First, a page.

The next step was to refine the blocking of the apple and begin to create the streaks of red and yellow that are apparent in the apple. To create this effect, the direction in which you are painting this scratchy texture is very important. You want to match the contours of the real apple, so therefore by paying attention to where the contours are and making a mental note of where they are, you will be able to easier follow that same contour in your painting. A new layer was created for this mid-pass, and using a ’round curve low bristle percent’ brush with a lower ‘bristle’ and ‘thickness’ value in the brush settings, the scratchy apple texture was painted. The ‘thickness’ of the brush was also increased in addition to using a 60% brush opacity with the ‘transfer’ attribute turned on in the brush settings. The brush pressure button was also turned on in the top toolbar of Photoshop with the brush selected.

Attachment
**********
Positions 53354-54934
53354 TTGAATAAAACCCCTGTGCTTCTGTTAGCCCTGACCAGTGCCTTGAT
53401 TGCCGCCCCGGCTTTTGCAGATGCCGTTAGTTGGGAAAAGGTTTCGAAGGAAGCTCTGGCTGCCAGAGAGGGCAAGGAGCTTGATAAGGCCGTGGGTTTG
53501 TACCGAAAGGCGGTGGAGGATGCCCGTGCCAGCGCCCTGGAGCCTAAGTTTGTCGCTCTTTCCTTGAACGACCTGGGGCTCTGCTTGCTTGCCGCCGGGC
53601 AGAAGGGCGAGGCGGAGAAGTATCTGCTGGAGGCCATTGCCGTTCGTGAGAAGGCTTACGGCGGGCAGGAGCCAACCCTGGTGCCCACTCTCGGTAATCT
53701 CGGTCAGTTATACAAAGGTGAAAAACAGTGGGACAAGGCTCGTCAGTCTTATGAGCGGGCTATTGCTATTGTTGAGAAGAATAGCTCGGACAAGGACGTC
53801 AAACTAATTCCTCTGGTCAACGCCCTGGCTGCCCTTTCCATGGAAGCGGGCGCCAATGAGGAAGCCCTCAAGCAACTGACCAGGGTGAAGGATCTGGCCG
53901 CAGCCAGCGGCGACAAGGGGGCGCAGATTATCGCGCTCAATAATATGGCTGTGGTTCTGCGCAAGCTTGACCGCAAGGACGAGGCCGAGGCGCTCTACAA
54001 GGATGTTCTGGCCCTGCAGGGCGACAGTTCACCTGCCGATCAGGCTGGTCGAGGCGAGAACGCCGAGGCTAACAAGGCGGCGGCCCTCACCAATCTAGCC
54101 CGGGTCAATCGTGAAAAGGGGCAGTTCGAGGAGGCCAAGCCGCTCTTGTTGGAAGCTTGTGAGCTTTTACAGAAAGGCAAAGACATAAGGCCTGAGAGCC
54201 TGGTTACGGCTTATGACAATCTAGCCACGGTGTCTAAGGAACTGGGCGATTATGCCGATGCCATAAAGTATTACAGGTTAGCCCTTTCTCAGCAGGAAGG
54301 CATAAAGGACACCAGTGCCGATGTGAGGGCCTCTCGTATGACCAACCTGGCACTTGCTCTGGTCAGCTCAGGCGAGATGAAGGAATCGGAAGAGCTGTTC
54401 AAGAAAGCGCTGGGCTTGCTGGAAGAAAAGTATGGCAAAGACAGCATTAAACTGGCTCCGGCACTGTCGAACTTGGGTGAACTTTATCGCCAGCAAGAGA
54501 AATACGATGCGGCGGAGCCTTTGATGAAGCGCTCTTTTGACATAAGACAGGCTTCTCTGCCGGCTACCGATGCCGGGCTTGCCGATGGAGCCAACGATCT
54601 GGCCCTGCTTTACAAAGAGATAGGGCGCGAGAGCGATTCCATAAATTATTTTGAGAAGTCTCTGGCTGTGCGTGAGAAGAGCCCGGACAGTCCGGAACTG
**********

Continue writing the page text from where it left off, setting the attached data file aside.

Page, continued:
step_05 Mid-pass

A new layer was created after this for the refining pass of the painting. This was done using a ‘flat point medium stiff’ brush. The refining pass consisted of cleaning up the brush strokes on the apple and matching placement of colours better.


step_06 Refining

After this, a new layer was created for details and texture such as the little yellow spots that overlap the red colour of the apple.  This was done using a spatter brush with various brush sizes from medium to small and a mid to low brush opacity.


step_07 Details